“We need to get a handle on inflation (which means higher interest rates) and also we need to fund all the borrowing (which means fewer tax breaks). This makes for some unpalatable decisions – fewer people will get the energy cap guarantee from next April and fewer people will get the mooted tax cuts. There is a limit to how much we can afford to give away, coming at a time when more people than ever are struggling.”

How Rishi Sunak might approach taxes 

HM Revenue and Customs Building on Whitehall, Westminster

(Image credit: Getty Images)

In her farewell speech, shortly before heading to meet King Charles III to officially resign as Prime Minister of the UK, Liz Truss urged her successor Sunak to stick to “lower taxes” in order to promote economic “growth”.  “From my time as prime minister I’m more convinced than ever that we need to be bold and confront the challenges we face,” Truss told the crowd. 

“We simply cannot afford to be a low-growth country where the government takes up an increasing share of our national wealth and where there are huge divides between different parts of our country.”

However, it’s looking extremely unlikely that Sunak will heed his predecessor’s advice, especially considering that the former Chancellor increased the tax burden to its highest in 70 years following the pandemic. As it stands, it looks unlikely that Sunak will deviate from the tax U-turns put into motion by Jeremy Hunt earlier this month. 

Holly Mackay explains further, “Rishi Sunak needs to find more money and so tax is his mechanism. As Chancellor, he froze tax thresholds until 2025/2026 – which means that more people gradually get pulled into higher-income tax brackets as their wages increase. Tax cuts are off the table at the moment so I expect to see potential increases and also a potential extension on how long thresholds are to be frozen.”

Rishi Sunak’s impact on the stock market 

oung Woman Using Stock Trading App On Smart Phone At Cafe

(Image credit: Getty Images)

“The fact that we have Rishi Sunak as Prime Minister is definitely calming on markets,” Charles-Henry Monchau, chief investment officer at Bank Syz, told CNBC yesterday. However, he still warns that “the future is far from ideal for UK investors”.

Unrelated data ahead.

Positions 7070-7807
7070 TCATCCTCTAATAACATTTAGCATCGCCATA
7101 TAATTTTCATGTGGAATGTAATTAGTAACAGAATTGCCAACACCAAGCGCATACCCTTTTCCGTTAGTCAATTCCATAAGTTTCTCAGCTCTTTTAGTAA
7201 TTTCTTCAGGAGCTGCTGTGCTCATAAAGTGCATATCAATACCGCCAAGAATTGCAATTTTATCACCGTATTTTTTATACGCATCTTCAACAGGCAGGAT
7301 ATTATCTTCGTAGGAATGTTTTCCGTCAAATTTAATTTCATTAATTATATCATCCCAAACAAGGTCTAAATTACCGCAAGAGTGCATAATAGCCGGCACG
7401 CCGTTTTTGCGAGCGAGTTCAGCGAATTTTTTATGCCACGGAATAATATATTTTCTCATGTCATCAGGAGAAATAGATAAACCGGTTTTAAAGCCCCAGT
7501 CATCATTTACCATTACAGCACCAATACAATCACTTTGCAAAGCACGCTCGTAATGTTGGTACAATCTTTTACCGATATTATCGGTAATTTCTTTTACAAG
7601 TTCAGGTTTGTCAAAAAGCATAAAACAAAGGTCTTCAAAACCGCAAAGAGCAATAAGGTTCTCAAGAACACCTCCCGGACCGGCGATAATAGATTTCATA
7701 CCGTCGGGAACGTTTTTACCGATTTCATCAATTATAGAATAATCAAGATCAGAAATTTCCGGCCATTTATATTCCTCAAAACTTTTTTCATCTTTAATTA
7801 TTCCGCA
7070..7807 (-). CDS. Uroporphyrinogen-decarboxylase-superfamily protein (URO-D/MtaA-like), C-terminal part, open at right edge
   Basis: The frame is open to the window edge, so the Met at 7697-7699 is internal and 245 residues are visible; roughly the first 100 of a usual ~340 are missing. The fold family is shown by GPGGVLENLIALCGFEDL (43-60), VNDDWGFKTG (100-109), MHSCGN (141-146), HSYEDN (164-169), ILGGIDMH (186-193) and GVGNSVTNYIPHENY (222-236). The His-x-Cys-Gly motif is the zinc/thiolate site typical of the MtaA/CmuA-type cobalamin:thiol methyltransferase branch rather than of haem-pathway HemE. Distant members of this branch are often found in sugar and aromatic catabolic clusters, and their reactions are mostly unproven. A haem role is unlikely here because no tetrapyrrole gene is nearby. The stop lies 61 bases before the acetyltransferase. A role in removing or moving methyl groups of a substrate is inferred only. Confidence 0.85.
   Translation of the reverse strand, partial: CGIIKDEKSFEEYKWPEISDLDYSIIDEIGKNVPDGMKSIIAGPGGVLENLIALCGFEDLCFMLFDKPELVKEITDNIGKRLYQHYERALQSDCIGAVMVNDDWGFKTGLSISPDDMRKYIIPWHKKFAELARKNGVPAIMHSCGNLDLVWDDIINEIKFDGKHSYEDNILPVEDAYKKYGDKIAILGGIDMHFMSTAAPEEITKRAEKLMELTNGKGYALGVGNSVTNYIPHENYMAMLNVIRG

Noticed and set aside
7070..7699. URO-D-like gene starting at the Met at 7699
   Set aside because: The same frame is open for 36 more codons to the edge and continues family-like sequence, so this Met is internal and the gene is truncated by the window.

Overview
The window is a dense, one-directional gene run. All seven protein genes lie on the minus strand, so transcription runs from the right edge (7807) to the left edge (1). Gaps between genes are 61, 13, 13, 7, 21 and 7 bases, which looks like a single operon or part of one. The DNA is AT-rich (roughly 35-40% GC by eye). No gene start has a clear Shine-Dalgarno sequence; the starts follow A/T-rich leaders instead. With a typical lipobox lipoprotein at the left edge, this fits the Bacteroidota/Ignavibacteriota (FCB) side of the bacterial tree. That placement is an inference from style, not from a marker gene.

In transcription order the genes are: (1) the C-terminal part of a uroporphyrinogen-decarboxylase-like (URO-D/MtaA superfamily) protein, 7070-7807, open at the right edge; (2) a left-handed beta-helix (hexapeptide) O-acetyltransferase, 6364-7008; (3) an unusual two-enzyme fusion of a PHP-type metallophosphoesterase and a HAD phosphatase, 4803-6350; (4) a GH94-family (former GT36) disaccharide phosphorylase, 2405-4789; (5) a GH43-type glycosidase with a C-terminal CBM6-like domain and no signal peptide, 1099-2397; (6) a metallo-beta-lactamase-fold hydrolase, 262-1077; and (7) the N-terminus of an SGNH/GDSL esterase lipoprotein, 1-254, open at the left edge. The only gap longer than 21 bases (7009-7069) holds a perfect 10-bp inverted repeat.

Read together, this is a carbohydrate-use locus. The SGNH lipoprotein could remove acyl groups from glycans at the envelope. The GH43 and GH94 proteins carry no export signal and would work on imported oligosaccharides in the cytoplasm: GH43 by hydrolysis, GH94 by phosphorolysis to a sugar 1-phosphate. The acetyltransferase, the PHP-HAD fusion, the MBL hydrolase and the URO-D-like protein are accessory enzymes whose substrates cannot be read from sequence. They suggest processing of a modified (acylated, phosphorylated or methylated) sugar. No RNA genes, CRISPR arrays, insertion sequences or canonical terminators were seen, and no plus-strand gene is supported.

“The fall in stock markets is a global issue, not just a UK issue. Stock markets from the US to China are down and I think the next six months will be difficult,” explains Holly Mackay. “Large global investors were rattled by Truss’ mini-budget plans to effectively cut taxes, put more money in people’s pockets, and hope that we would spend to boost growth. However, this was the financial icing on an already damaged cake.”

Again, it will be how Sunak prioritises the sprawling list of challenges he faces in his new role that will determine his approach to stock markets. "Some will argue that his priority should be calming the financial markets to protect the value of sterling and ease upward pressure on interest rates,” Explains Kevin Howard. 

“Others will contend that the focus should be on reassuring hard-pressed consumers that the government will find practical ways to help tackle the rising cost of living, including ensuring those on pensions and benefits see their incomes rise to match inflation.”

Holly Mackay concludes with some hope for the future of the UK’s stock market. “The biggest challenge is how we calm things down to slow inflation – but not so much that the economy slides back into a prolonged recession," she explains. "Mr Sunak is a safe pair of economic hands so I would hope his appointment will calm markets and prevent further volatility."

Lauren is the former Deputy Digital Editor at woman&home and became a journalist mainly because she enjoys being nosy. With a background in features journalism, Lauren has bylines in publications such as Marie Claire UK, Red Magazine, House of Coco, women&home, GoodTo, Woman's Own and Woman magazine.

She started writing for national papers and magazines at Medavia news agency, before landing a job in London working as a lifestyle assistant and covers everything from fashion and celebrity style to beauty and careers.